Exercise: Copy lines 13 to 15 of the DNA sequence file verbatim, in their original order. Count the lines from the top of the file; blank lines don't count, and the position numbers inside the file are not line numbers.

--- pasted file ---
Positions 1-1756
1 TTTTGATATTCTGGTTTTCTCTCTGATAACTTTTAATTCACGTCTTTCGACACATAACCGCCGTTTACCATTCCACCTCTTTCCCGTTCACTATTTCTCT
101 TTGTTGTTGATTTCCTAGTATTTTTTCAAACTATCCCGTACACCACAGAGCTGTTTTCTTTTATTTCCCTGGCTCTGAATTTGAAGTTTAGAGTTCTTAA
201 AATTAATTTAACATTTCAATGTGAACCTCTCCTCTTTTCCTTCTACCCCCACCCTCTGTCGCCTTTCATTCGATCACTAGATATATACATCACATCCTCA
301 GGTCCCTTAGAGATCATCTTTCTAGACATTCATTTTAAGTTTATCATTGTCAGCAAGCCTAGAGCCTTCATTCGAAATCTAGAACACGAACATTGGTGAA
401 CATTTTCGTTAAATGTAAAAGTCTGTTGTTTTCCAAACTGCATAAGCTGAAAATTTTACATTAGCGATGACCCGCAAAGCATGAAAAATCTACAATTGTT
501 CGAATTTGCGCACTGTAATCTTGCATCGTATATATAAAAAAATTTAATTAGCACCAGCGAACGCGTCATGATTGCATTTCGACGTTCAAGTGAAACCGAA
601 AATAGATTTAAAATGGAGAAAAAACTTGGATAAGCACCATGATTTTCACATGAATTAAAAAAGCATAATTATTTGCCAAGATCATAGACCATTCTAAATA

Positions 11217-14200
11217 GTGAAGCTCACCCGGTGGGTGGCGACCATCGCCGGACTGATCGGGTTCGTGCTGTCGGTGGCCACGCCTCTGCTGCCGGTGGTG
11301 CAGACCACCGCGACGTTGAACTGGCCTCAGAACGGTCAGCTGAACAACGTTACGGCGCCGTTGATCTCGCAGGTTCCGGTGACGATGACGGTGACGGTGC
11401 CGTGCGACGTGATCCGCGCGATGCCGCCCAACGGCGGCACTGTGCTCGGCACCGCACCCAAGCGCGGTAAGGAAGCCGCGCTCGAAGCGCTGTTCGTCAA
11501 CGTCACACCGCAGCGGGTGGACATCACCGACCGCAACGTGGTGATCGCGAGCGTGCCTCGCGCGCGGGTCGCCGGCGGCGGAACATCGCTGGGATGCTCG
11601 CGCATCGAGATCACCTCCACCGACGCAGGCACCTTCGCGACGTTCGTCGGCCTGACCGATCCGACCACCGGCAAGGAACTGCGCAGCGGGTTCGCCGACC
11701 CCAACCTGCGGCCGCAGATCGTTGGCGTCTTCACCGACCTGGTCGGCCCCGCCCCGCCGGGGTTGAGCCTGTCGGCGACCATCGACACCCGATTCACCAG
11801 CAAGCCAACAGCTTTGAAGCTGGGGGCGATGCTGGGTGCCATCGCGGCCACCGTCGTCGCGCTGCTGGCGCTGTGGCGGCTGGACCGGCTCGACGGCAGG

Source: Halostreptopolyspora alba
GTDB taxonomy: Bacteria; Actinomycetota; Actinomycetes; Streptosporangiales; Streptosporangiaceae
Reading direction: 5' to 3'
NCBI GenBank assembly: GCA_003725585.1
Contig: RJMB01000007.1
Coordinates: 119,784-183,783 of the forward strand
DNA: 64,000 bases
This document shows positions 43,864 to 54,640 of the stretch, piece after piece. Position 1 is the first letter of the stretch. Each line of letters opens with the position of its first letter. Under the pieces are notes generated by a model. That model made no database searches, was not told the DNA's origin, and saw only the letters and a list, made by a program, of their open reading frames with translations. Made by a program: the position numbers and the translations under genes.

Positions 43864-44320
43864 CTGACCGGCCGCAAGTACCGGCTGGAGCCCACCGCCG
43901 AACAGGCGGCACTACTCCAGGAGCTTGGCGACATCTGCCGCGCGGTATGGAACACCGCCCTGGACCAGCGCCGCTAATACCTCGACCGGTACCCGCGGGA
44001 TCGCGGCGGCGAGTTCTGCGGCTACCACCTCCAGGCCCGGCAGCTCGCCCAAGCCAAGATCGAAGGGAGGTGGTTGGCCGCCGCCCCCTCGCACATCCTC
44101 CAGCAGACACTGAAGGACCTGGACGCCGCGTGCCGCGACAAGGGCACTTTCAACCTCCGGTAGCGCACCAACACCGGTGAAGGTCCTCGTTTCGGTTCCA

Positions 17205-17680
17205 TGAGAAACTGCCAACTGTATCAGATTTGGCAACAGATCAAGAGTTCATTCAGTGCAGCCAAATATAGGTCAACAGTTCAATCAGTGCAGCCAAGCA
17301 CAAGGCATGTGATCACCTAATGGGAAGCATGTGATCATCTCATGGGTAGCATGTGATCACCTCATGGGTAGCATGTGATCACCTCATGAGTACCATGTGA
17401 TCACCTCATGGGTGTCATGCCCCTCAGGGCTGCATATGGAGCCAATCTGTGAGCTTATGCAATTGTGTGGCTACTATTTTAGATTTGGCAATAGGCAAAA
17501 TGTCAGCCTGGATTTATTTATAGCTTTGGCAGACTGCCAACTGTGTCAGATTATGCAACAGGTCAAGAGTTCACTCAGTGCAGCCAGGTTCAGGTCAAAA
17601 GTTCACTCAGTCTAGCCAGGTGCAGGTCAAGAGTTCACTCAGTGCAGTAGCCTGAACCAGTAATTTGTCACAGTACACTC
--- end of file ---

11501 CGTCACACCGCAGCGGGTGGACATCACCGACCGCAACGTGGTGATCGCGAGCGTGCCTCGCGCGCGGGTCGCCGGCGGCGGAACATCGCTGGGATGCTCG
11601 CGCATCGAGATCACCTCCACCGACGCAGGCACCTTCGCGACGTTCGTCGGCCTGACCGATCCGACCACCGGCAAGGAACTGCGCAGCGGGTTCGCCGACC
11701 CCAACCTGCGGCCGCAGATCGTTGGCGTCTTCACCGACCTGGTCGGCCCCGCCCCGCCGGGGTTGAGCCTGTCGGCGACCATCGACACCCGATTCACCAG